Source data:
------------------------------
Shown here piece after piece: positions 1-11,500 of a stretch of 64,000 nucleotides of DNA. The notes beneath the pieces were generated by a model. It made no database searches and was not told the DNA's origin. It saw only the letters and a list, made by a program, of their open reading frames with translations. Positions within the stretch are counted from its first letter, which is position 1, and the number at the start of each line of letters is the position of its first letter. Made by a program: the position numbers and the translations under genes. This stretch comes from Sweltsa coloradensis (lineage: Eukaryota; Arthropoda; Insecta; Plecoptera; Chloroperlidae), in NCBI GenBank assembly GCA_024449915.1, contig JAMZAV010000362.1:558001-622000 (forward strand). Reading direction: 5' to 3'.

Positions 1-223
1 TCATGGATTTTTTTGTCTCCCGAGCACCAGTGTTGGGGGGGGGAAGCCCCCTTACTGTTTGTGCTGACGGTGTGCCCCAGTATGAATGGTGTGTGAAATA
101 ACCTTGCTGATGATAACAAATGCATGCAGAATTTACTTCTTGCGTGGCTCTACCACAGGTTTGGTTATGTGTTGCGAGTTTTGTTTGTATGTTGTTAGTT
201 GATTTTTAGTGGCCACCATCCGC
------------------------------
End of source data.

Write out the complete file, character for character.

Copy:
Shown here piece after piece: positions 1-11,500 of a stretch of 64,000 nucleotides of DNA. The notes beneath the pieces were generated by a model. It made no database searches and was not told the DNA's origin. It saw only the letters and a list, made by a program, of their open reading frames with translations. Positions within the stretch are counted from its first letter, which is position 1, and the number at the start of each line of letters is the position of its first letter. Made by a program: the position numbers and the translations under genes. This stretch comes from Sweltsa coloradensis (lineage: Eukaryota; Arthropoda; Insecta; Plecoptera; Chloroperlidae), in NCBI GenBank assembly GCA_024449915.1, contig JAMZAV010000362.1:558001-622000 (forward strand). Reading direction: 5' to 3'.

Positions 1-223
1 TCATGGATTTTTTTGTCTCCCGAGCACCAGTGTTGGGGGGGGGAAGCCCCCTTACTGTTTGTGCTGACGGTGTGCCCCAGTATGAATGGTGTGTGAAATA
101 ACCTTGCTGATGATAACAAATGCATGCAGAATTTACTTCTTGCGTGGCTCTACCACAGGTTTGGTTATGTGTTGCGAGTTTTGTTTGTATGTTGTTAGTT
201 GATTTTTAGTGGCCACCATCCGC